Noodle Stir Fry (Mie Goreng)

Serves 4

| Prep Time: 15 mins

| Cook Time: 12 mins

| Total Time: 30 mins

You may need: Dried Garlic Powder

Discover The Recipe

If you're looking for a flavorful, quick bite, then this Indonesian Noodle Stir-Fry, called Mie Goreng (MEE gore-ANG), will hit the spot. Customize this basic Asian noodle stir-fry with the protein(s) and veggie(s) of your liking. However, the flavor of the noodle stir-fry is amped up using Bali's (not-so-secret) magical flavor-bomb-spice-paste called Bumbu Bali (BOOM-boo BAH-lee).

Traditionally, made by hand-grinding whole dried spices with aromatics such as lemongrass, shallots, garlic, ginger with fermented shrimp paste, Bumbu Bali is stacked with flavors to excite each of the tastes in your palate. Luckily, we provide you the correct blend of dried spices to use with your food processor (or blender) to cut down prep time to just a few minutes. Use your favorite cooked noodles like ramen or spaghetti. Customize the spicy heat to your liking by adding in fresh peppers such as jalapeño, serrano, or thai chilis to the food processor. Bumbu Bali paste can be made in larger batches and stored in your fridge for up to two weeks.


  • Noodle Stir-Fry:

  • 1 package of Asian noodles like ramen (or spaghetti), cooked per package

  • 1/2 - 3/4 pound of cooked, tail-on shrimp

  • 2 Tbsp Kecap Manis (optional; see Satay recipe)

  • 1 carrot, sliced into thin diagonals 

  • 2 cups shredded red or green cabbage

  • 2 scallions, coarsely chopped into diagonals 

  • 1 cup bean sprouts (optional)

  • 1 egg, scrambled (optional) 

  • Bumbu Bali Paste (recipe below; use 1/4 cup, save remaining) 

  • 1 stalk of lemongrass, bottom half (whiter part) sliced into 1 inch segments

  • 4 shallots, peeled and quartered

  • 4 garlic cloves

  • 3 inch piece of fresh ginger, peeled & chopped into pieces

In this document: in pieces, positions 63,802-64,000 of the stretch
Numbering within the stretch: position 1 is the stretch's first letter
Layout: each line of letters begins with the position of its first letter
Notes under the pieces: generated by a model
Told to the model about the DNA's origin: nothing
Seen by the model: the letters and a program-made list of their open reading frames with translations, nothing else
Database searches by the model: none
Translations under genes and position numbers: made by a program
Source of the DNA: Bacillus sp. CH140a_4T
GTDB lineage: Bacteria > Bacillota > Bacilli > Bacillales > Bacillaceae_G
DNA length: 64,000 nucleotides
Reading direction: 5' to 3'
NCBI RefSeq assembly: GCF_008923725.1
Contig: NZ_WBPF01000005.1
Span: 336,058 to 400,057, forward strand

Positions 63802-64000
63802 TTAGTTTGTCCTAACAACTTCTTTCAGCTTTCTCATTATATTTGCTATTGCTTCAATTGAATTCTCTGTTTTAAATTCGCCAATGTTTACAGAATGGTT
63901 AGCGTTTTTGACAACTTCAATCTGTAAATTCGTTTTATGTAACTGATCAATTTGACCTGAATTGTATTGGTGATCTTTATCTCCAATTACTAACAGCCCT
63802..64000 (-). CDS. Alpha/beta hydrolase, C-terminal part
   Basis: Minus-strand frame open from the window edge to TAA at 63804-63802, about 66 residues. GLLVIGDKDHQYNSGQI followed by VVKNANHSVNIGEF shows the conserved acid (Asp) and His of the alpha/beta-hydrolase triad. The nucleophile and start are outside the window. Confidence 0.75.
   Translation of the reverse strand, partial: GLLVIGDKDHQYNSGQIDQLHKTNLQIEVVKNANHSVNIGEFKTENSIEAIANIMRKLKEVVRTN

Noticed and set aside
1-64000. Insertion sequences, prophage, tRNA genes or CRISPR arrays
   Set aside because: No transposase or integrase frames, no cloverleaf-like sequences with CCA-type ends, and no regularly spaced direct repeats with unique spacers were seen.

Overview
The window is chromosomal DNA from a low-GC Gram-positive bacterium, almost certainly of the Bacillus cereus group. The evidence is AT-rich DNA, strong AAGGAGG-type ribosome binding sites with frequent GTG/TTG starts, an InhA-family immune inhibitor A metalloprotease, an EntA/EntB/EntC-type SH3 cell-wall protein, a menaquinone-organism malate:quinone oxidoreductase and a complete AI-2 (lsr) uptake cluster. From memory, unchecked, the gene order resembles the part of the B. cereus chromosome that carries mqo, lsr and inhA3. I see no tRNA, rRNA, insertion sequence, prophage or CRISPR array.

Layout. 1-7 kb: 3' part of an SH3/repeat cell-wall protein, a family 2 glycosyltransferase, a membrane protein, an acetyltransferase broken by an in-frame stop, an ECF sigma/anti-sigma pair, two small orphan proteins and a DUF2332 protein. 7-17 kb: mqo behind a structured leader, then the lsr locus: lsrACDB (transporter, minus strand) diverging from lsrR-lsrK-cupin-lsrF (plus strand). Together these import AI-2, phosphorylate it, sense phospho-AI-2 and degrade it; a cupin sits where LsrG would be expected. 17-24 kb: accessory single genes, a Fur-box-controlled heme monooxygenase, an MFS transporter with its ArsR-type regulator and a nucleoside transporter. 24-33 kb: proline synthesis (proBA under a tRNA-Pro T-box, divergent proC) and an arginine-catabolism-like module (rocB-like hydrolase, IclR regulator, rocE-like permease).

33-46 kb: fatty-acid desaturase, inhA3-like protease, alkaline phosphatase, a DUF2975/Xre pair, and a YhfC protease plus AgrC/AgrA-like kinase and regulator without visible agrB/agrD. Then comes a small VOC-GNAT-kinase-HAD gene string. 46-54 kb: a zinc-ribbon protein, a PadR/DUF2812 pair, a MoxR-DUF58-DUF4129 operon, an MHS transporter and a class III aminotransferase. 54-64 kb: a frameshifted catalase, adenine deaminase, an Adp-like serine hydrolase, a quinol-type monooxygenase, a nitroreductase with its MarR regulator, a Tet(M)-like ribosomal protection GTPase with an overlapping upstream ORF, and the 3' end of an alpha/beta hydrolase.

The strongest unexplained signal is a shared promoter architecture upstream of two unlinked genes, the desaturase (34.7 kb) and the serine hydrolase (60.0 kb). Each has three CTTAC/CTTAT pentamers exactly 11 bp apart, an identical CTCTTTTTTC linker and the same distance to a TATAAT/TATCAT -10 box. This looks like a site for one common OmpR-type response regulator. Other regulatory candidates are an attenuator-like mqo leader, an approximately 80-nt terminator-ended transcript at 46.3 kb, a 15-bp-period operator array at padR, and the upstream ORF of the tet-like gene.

• 1 lime, 1/2 juiced + lime wedges for noodle garnish

  • 2 Tbsp coconut oil (or canola) oil

  • 2 Tbsp Piquant Post Bumbu Bali Spice

  • 1 Tbsp soy sauce

  • 1 tsp fish sauce (optional)

  • 1-2 jalapeño or serrano peppers (optional)


If you don't have a food processor or blender, you can still make the spice paste (with a little effort). Mince all the fresh ingredients as finely as possible and mix with the bumbu spice blend in a bowl. You can also use a mortar and pestle to mash the fresh ingredients. You'll get extra points (not to mention strong forearms) for being super-authentic 🙂

Save prep time by buying pre-shredded or pre-cut veggies like carrot and cabbage.

To make neat egg strips like you see in our pictures or in restaurants, scramble and fry the egg ahead of time then cut into strips. Add after the noodle stir-fry has finished cooking.

Briefly frying the bumbu spice paste in the oil will release maximum flavor.

Lastly, optional ingredients add a little character and flavor but don’t sweat it if you don’t have them.


Cook noodles per their instructions. If using uncooked shrimp, cook as follows before the stir-fry: heat 1 tbsp coconut or canola oil on Med-High in a sauté pan or wok. When hot, add shrimp and cook for 2 mins. Flip then cook on other side for 2 mins. Remove from heat and set aside. Shrimp will be completely pink.

Prepare all fresh ingredients needed to make the Bumbu Bali. Add all ingredients under 'Bumbu Bali' to a food processor (or blender). Process to a paste, pulsing and using a spoon to scrape the sides to ensure all the large bits are blended into the paste. Add 1-4 tbsp of water to moisten paste to help process, as necessary. Use 1/4 cup paste in stir-fry and chill/freeze the rest for future use.

Heat a wok or large pan on Med-High heat. Add 1 tbsp of oil to pan to coat. Add Bumbu Bali paste, stir and cook for 1 min. Add carrot and cook 1 min. Add noodles and Kecap Manis (or sub soy sauce) and cook for 1 min, stirring frequently. Add cabbage and cook for 1 min. Add egg and stir mixture for 1 min until egg is cooked. Add bean sprouts and shrimp and stir for 1 min. Remove from heat.

Serve with lime wedges.

Alternatives & Substitutions

  • Use leftover Bumbu Spice paste anywhere where you want to drop a flavor bomb, from a bread tapenade to soups to curries to fried rice.

  • Like any stir-fry, substitute in the veggies and proteins of your choice. If you don't eat shrimp, add in chicken, pork, or beef. Try using baby bok choy, snow peas, and/or riced (shredded) cauliflower.

  • You can easily make this into a fried rice dish by cooking white or brown rice, then substituting in for the noodles in this recipe.

  • We tried the the bumbu spice blend as a dry rub on baked salmon and really enjoyed the flavor. The Bumbu spice blend is versatile enough to experiment in a wide range of dishes including soups, stews, and as a rub.

  • Hankering for a stir-fried rice dish instead? Try using the Bumbu Bali spice to make our lip-smacking Chicken Nasi Goreng recipe

  • Use Bumbu Bali to make our spectacular, aromatic, and authentic Malaysian Beef Rendang.

  • Vegetarians: try our Balinese Pumpkin Curry recipe. Or, make the Bumbu Bali Paste in this recipe to use in any of your favorite stir-fry recipes.

  • Post pictures of your masterpiece meal on social media and tag us. We repost!

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